'Do what you love' is terrible career advice - here's what to tell your kids instead

Photo: iStock
Photo: iStock 

When I was at high school, looking at subject choices and careers, I was told to "do what you love". It was the 80s and finding your passion was this new cool thing we were being encouraged to do after somebody discovered you could actually have a career you care about rather than entering the family business or becoming a doctor or lawyer if your grades were good.

For me, the problem with doing what I loved was that I loved lots of things. So I studied art, film and politics – leaving me qualified for exactly zero actual jobs.

It took me another decade of flopping about professionally to finally land on journalism which, when I look back now, I was destined for all along. But I wasted a whole lot of time getting here.

Associate professor at the QUT Business School Peter O'Connor said in a recent ABC article that doing what you love can be fraught with errors, and said one of the most common career mistakes people make is to choose a job because they like the subject matter rather than the actual work.

"Someone could love animals but not love being a vet because they only work with sick animals," he said. 

Telling people to "do what you're passionate about" can also be problematic because most of us don't have a clear passion about any one thing, added Sydney career coach Jane Lowder.

Choosing a career – or even the subjects they want to study at school – can be overwhelming for teenagers because there are endless possibilities, and the paradox of choice can be overwhelming. So how can parents help them to narrow their focus and make a choice they won't regret?

Graham Leddie, Head of Waverley College, has helped thousands of young people to get started in their careers. He says when he's advising students on their choices he asks them to consider:

  • What things and areas are they good at in life?
  • What skills do they have?
  • What work do they thing they might like doing?
  • Have they seen anyone else's work that they've thought to themselves, I'd like to do that?
  • What motivates them?
  • What do they find rewarding? 
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"I also ask them to try and think about what strengths and values are important to them," he says. "What type of careers perhaps match those characteristics?"

Leddie says it's also crucial for students to consider not only what jobs are available now, but what the employment landscape could look like in the future.

 "With robotics and technology having a greater impact on our world, I ask them to take into consideration what jobs in the future are likely to not exist because of this," he says. 

"With this is mind, I ask them to think about some of the skills that will be more important in the future – things like creativity, innovation, emotional intelligence and collaboration. 

"I then ask them to think about what this means for them and how can they emphasise and develop those skills further in preparation for their future."

Leddie agrees that telling kids to do what they love is not always sound advice because it can be restrictive and unrealistic, limiting options in the future.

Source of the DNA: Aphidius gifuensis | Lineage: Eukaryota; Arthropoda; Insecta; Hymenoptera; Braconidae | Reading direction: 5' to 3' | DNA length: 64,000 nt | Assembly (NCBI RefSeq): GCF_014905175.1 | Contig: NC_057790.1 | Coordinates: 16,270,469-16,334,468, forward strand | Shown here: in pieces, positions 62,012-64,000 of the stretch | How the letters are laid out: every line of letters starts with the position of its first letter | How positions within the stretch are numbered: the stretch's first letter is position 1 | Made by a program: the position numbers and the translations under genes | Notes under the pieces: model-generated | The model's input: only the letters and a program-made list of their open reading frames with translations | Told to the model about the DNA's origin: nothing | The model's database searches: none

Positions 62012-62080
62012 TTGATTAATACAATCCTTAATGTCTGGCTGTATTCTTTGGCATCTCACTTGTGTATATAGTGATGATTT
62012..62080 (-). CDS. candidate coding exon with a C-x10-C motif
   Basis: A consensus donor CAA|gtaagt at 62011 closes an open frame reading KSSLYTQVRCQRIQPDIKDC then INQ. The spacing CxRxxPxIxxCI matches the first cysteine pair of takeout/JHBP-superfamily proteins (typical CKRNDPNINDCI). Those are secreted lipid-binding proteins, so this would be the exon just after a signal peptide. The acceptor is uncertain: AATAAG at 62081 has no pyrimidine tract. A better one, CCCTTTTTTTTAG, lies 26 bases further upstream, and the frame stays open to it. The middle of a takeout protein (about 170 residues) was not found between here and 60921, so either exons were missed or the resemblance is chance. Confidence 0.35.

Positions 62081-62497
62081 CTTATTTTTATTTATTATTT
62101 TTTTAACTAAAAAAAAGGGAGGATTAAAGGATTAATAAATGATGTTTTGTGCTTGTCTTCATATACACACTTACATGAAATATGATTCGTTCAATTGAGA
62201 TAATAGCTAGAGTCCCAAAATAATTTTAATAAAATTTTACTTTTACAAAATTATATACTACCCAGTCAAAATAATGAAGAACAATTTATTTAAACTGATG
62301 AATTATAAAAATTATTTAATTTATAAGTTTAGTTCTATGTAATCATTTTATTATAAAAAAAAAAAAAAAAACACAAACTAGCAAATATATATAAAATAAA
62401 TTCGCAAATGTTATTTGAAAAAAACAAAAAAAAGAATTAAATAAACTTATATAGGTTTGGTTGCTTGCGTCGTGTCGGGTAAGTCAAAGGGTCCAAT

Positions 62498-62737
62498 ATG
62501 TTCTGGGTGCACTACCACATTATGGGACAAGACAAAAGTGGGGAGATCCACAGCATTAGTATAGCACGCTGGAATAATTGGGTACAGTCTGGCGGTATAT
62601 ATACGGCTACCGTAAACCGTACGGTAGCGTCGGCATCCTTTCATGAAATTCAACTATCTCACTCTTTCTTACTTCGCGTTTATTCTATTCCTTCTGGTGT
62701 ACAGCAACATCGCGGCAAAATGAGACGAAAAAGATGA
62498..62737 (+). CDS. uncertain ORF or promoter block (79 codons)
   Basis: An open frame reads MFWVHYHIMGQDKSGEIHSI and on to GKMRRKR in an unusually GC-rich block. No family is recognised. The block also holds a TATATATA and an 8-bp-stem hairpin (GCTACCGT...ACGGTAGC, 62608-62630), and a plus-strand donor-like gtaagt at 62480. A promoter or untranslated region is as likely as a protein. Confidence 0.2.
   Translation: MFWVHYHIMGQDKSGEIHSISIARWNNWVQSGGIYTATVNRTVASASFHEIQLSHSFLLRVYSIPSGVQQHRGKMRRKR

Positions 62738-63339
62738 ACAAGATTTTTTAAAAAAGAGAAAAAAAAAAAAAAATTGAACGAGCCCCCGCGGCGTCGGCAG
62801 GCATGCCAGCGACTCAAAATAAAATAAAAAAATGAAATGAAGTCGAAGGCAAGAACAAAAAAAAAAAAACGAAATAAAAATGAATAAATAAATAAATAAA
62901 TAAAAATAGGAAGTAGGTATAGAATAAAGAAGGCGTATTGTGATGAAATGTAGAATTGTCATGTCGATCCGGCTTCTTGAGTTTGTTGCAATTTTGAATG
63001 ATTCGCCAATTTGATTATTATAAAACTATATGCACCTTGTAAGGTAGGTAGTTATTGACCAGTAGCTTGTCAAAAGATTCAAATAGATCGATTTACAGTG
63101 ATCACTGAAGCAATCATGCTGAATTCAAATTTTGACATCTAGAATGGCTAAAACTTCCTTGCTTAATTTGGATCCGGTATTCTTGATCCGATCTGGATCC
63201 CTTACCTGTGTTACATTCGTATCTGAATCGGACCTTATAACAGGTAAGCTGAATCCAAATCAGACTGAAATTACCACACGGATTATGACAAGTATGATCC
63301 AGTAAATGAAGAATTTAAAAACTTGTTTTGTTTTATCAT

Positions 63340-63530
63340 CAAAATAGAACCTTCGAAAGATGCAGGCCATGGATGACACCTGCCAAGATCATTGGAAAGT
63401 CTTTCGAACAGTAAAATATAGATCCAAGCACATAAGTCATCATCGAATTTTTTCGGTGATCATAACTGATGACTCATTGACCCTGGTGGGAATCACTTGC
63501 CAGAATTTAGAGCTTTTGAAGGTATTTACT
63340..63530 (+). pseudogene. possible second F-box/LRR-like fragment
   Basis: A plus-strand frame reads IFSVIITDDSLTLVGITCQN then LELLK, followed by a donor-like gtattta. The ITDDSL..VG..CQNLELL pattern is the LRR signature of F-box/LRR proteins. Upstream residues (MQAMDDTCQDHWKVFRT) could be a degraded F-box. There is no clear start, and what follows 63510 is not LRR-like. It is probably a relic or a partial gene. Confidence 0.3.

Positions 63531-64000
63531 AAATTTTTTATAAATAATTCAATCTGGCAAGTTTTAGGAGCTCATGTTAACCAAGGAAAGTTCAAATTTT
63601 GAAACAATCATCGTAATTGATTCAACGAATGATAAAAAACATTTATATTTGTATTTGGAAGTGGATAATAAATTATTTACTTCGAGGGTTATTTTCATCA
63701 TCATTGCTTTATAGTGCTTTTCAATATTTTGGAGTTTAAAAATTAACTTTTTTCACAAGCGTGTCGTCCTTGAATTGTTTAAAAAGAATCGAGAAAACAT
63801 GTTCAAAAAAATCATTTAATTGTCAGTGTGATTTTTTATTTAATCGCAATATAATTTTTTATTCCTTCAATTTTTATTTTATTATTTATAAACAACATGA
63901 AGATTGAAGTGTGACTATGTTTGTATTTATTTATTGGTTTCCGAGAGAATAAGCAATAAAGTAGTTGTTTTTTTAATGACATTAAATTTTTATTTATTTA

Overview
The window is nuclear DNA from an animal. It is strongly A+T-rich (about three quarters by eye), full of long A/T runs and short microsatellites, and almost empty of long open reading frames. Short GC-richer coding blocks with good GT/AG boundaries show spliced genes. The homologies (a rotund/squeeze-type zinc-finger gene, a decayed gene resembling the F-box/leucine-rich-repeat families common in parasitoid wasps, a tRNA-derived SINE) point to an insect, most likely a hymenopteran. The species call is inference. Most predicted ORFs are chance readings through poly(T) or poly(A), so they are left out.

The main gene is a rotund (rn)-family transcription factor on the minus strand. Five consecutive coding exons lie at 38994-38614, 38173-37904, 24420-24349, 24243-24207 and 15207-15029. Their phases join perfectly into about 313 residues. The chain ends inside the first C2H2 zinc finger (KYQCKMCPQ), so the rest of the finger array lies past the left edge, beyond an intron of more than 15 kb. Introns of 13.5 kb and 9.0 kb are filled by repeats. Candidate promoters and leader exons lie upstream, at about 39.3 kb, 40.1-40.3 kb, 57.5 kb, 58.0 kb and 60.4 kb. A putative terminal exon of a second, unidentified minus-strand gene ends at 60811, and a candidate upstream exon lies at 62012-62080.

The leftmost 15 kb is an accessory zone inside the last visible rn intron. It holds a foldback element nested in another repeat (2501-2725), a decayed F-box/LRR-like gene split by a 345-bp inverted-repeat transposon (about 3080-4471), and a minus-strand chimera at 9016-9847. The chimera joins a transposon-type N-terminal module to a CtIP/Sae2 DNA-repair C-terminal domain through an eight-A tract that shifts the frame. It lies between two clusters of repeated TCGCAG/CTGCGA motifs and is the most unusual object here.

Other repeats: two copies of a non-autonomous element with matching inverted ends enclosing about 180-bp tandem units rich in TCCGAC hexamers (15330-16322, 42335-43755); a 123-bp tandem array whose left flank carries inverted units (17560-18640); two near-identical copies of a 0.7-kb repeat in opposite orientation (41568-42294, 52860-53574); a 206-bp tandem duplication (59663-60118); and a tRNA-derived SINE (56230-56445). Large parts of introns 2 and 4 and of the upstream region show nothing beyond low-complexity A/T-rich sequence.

"One's skills and strengths need to also taken into consideration when considering a career," he says.

"What people are passionate about is intrinsically important to overall life satisfaction and ongoing wellbeing. However, there needs to be an element of realism in the decision making – 'will someone employ me in the future in this area?' – and does it improve the world, is it linked to new sustainable industries or is it linked to an industry that may be replaced?" 

Leddie says parents can prepare their children by helping them to understand themselves better and teaching then life skills that are adaptable to any career.

"Parents can help their children to discover their innate talents and skills, assist them to develop their knowledge of the world of work, teach them decision-making skills, and provide encouragement to pursue interests and ambitions," he says. 

"Instil an attitude of self-belief by being positive and encouraging of your child's choices."

Leddie says that although decisions at this age can be formative, it's important for students to understand they don't have to be forever.

"Decisions are important, but they can be reversed, changed and adapted," he says. 

"What [students] decide now does not necessarily mean this is the path they are locked into. The idea of a single occupation for a person's life has been replaced by the possibility of several career changes in their lifetime."

He says it's also important to remember that if a first attempt fails, it's not the end and there is a bigger picture to keep in mind.

"There are a number of possible pathways to take to reach a career goal," he says. "They need to explore all options available to them.

"Find the thing that they are good at, contribute to others, and help the world be a better place."

And beyond developing skills and education that will help in a specific career, Leddie says it's important to be open to ongoing education and life skills development. 

"Continuous learning and growth is the key to staying happy and fulfilled in a career," he says. "By developing the skills of self-belief, resilience and discipline students can experience fulfilling and rewarding careers."